Texas German Society convention in Yoakum on Saturday
- unverified comments
Thank you for your submission.Error report or correction
IF YOU GO
WHO: Texas German SocietyWHAT: State ConventionWHEN: 8 a.m.-3 p.m., SaturdayWHERE: Yoakum,Community Center, 105 Huck St.
About 400 visitors are expected to descend on Yoakum Saturday as the Texas German Society holds its annual state convention at the Yoakum Community Center.
"We have a big day planned," said Charles Soehnge, president of the Lavaca-DeWitt Texas German Society, the host organization. "There will be good speakers, good entertainment and good food."
Among those expected to be in attendance are Klaus-Jochen Gueblcke, deputy consul of the German Consulate General in Houston and Robert Herridge, state president of the Texas German Society.
Registration will be from 8 to 9 a.m. with a continental breakfast.
Starting at 9 a.m., welcoming addresses will be given by Soehnge, Herridge, Gueblcke, Yoakum Mayor Annie Rodriguez, DeWitt County Judge Daryl Fowler, and Lavaca County Judge Tramer Woytek.
Speakers include Judy Soehnge on her family's immigration to Texas, Don Kaspar on the history of Kaspar Wire Works, and Patsy Hand on the Indianola database.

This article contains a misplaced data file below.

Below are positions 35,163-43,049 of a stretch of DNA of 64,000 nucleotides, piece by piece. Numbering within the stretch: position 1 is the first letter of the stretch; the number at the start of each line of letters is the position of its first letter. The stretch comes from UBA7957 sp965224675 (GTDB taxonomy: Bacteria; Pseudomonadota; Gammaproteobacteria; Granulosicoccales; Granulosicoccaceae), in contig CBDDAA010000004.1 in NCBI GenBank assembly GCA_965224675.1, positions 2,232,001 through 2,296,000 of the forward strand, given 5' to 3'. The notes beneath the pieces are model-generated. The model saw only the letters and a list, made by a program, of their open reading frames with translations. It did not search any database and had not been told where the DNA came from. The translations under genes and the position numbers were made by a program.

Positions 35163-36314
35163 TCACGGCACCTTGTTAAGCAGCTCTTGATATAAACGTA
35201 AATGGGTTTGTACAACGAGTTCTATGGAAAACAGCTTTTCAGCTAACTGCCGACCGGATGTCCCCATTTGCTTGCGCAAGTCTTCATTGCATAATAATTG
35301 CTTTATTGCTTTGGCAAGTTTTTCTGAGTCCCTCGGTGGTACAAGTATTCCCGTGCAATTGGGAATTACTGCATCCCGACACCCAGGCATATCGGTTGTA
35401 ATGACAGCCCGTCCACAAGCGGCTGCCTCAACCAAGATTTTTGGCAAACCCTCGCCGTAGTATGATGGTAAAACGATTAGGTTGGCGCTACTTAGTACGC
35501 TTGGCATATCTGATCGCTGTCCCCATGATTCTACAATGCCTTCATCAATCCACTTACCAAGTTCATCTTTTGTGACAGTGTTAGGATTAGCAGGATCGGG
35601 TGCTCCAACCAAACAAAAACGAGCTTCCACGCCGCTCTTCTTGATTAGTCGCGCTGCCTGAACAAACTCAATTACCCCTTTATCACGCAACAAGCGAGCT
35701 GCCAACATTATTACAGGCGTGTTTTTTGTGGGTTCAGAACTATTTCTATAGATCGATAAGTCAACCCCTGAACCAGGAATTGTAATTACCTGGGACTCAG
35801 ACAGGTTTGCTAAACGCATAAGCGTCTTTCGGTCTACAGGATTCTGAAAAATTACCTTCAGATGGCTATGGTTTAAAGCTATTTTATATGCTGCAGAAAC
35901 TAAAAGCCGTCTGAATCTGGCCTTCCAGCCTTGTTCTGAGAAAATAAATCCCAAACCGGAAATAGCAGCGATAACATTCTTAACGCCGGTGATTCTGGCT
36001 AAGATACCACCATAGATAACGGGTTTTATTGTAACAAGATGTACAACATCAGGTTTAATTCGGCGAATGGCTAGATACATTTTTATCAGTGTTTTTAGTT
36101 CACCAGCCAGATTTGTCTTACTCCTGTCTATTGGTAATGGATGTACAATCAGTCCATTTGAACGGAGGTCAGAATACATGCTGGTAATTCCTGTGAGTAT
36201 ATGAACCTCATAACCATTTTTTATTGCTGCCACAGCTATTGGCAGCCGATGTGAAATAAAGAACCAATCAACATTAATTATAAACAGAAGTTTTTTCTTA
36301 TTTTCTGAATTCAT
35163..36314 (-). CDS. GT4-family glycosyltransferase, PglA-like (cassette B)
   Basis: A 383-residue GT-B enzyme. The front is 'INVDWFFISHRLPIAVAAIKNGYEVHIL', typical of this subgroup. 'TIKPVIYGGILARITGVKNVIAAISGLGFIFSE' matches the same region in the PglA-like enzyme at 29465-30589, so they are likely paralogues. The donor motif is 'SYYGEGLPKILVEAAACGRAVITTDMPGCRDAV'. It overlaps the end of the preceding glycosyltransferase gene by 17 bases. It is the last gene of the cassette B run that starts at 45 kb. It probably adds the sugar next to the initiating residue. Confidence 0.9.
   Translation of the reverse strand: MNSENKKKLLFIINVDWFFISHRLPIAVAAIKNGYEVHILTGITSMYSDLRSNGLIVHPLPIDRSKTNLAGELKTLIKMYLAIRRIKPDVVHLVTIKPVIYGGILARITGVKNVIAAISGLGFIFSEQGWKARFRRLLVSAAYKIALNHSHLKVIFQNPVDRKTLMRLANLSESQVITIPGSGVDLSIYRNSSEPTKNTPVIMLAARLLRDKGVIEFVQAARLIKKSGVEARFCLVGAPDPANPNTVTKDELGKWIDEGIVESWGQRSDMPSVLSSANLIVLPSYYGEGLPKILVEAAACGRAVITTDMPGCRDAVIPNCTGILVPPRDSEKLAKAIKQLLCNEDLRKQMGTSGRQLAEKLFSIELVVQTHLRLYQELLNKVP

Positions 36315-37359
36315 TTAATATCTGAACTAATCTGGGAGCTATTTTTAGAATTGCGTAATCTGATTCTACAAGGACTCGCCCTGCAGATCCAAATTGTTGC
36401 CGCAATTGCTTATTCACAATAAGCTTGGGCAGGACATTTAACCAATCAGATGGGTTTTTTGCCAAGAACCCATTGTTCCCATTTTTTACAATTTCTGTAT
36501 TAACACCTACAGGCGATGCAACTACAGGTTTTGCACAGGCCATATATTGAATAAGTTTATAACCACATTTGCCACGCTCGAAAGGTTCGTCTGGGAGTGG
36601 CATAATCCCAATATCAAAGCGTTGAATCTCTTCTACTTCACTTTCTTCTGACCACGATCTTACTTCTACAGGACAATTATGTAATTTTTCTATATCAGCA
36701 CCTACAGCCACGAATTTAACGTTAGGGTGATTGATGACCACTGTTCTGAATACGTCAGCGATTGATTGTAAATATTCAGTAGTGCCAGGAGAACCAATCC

Entertainment follows the speakers at 10:15 a.m. with the New Braunfels Village Brass Band, followed by Die Rathkamp Deutsche Volkstanz Gruppe who will perform German folk dances.
A traditional German lunch of roast pork, sausage, German-style potatoes and red cabbage will be served starting at 11:40 a.m.
After a short business meeting at 1 p.m., entertainment will include the Houston Saengerbund Choir, more German folk dances and the Houston Shanty Choir.
Charles Soehnge will conclude the convention with closing remarks about 3 p.m.
The day's events include a silent auction and tours of the Stage Coach Inn in Hochheim and the Stanzel Model Aircraft Museum in Schulenburg.
On Friday afternoon, tours will be conducted at Spoetzl Brewery in Shiner and the Yoakum Heritage Museum.
Soehnge said the Lavaca-DeWitt Texas German Society has grown to more than 45 members during the last two years.
"We try to rekindle and keep our German heritage alive," he said.